Dover councilman Lewis facing proposed censure

DOVER — Dover City Councilman Brian E. Lewis is facing a proposed action of censure for violating “the spirit and purpose” of the city’s code of ethics.

The proposed censure is in response to Councilman Lewis’ public questioning in a Delaware State News article on Sept. 26, days after the city’s attorney already offered an opinion, whether fellow City Councilman Tanner Polce should have participated in a council vote on Aug. 14.

City Solicitor Nick Rodriguez issued his opinion on Sept. 13 that Mr. Polce didn’t violate any ethical rules when he participated in a vote involving his part-time employer Wesley College.

The issues have led to Item No. 9 on Monday night’s Dover City Council meeting agenda that reads “Proposed resolution No. 2017-13 censure of Councilman Brian E. Lewis.” A censure is a formal public reprimand. The meeting will take place at 7:30 p.m. inside City Hall’s council chambers.

Ronald Poliquin, the attorney representing Councilman Lewis, said he believes the proposed censure should be withdrawn. He plans on speaking on behalf of Mr. Lewis at Monday’s meeting.

Brian E. Lewis

“What I would say to City Council President Tim Slavin is he should consider withdrawing this (resolution),” Mr. Poliquin said. “City Councilman Tanner Polce just got convicted of a DUI and Mr. Slavin wasn’t compelled to push for censure on that.”

Mr. Slavin did not respond to an email or a message left on his cellphone on Friday. Mr. Polce, who had previously said he was “just ready to move on” from the issue, was also unavailable for comment.

President Slavin did release a statement on Sept. 26 via email regarding possible ethics violations by Councilman Lewis.

“There has been concern raised about a potential violation of the Ethics ordinance by Councilman Lewis and I am exploring this issue,” Mr. Slavin wrote. “This is a serious issue and will be dealt with with the requisite seriousness it requires.

“This is further compounded by the apparent misrepresentation of facts to the Delaware State News and, by extension, to the citizens of Dover.”

Mr. Poliquin added that he thinks personal conflicts between Council President Slavin and his client are what led to the proposed censure.

“The way that I see this is that it’s more based on policy and politics rather than providing a legitimate reason to censure somebody,” Mr. Poliquin said. “There’s no precedence in this type of action when you look at censures and what they’re for — they’re not for this type of action.

“People are censured for treating behavioral issues, not for these policy-type disagreements.”

City Councilman David Anderson said he doesn’t see any need for city council to censure his colleague.

“I have a grave concern about the reckless misuse of power represented in the resolution,” Mr. Anderson said. “Council is being politicized to shut out opinions that are unpopular with the Dover elite.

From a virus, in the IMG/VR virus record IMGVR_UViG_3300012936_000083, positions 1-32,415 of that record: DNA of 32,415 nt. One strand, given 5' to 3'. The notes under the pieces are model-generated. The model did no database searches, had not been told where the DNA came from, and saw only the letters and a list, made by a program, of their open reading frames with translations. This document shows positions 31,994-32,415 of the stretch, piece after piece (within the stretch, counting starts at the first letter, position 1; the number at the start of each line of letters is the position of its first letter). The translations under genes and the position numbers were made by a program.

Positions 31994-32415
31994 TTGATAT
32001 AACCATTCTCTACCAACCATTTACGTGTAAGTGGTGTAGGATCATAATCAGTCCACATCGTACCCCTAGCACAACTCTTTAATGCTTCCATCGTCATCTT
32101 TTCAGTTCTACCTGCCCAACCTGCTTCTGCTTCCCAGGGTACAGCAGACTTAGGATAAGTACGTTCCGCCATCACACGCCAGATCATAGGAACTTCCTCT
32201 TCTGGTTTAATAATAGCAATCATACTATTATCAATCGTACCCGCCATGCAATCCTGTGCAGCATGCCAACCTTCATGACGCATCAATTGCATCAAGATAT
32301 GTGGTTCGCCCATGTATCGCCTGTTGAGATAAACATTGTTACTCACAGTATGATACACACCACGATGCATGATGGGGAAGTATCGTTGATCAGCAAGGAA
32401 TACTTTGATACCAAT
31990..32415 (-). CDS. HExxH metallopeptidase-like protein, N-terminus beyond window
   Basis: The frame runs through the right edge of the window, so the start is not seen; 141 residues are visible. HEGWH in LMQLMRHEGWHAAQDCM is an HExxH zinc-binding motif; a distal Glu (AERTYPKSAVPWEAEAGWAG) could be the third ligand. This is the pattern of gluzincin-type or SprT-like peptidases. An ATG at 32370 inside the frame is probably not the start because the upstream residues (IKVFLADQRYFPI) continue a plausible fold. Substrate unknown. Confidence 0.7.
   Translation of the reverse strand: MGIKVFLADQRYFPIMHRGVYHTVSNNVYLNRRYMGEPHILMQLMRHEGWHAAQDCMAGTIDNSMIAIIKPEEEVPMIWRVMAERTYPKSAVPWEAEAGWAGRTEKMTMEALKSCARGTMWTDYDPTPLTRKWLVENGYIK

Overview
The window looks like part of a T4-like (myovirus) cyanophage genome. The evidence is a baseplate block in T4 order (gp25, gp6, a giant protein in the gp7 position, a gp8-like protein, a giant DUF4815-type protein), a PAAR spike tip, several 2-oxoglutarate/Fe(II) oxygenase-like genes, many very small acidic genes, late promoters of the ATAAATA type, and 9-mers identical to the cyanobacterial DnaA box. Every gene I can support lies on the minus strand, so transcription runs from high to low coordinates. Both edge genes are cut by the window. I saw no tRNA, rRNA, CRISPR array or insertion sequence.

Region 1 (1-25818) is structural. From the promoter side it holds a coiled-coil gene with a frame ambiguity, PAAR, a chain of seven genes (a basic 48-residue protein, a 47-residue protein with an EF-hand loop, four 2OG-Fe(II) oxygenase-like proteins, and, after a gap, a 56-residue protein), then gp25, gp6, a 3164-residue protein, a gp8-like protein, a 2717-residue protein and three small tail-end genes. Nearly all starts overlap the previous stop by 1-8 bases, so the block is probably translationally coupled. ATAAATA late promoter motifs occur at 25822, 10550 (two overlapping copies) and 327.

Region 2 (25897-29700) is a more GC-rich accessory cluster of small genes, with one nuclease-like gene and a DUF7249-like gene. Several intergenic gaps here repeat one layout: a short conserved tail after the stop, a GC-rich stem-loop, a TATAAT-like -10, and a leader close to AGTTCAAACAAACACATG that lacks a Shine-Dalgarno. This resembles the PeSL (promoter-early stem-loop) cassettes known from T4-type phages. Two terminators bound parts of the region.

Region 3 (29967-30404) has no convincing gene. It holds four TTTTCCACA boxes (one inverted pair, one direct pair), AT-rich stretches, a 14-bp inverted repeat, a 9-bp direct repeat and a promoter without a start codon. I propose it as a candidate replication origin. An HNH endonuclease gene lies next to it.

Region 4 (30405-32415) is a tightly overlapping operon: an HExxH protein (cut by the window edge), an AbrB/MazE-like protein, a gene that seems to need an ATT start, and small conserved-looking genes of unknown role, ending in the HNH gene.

“It is a precedent which must not be adopted or the public will suffer from a lack of transparency on important issues of process.”

City Councilman Roy Sudler Jr. said in a statement to city council that if members pursue the censure of Mr. Lewis that it could open itself up to potential litigation.

“I would be very disappointed if the council and mayor (were) sued for conspiracy to defame councilman Lewis’s political profile and, therefore, I ask that this resolution be set aside,” he said.

Mr. Sudler offered the recommendation that city council should hold an executive session regarding the matter and “move on … in the best interest of council, mayor and the constituents of Dover.”

Mr. Poliquin voiced concerns over the way the censure issue was added to Monday night’s agenda.

“Council President Slavin added the censure proposal onto Monday night’s city council agenda after 3:30 Thursday afternoon, which gave Mr. Lewis two (business) days to prepare a response,” he said. “That really isn’t fair and Mr. Slavin didn’t give Brian Lewis an opportunity to respond to his concerns and mount a meaningful defense.”

Mr. Poliquin added that city council is not following normal procedure regarding this type of issue.
“There’s a process for this. You file an ethics complaint,” he said. “This is clearly based on somebody trying to make political points here and I think timing of it is very suspect.”

In a letter sent to Dover Mayor Robin R. Christiansen and city council members, Mr. Poliquin wrote, “Censures should not be passed to score cheap political points. If this ordinance is passed, it will mean anyone who happens to disagree with President Slavin could be subject to censure.

“Councilman Lewis is proud of the work he has done for his constituents and will not be intimidated by these sorts of tactics. I look forward to speaking on behalf of Councilman Lewis at Monday night’s meeting.”

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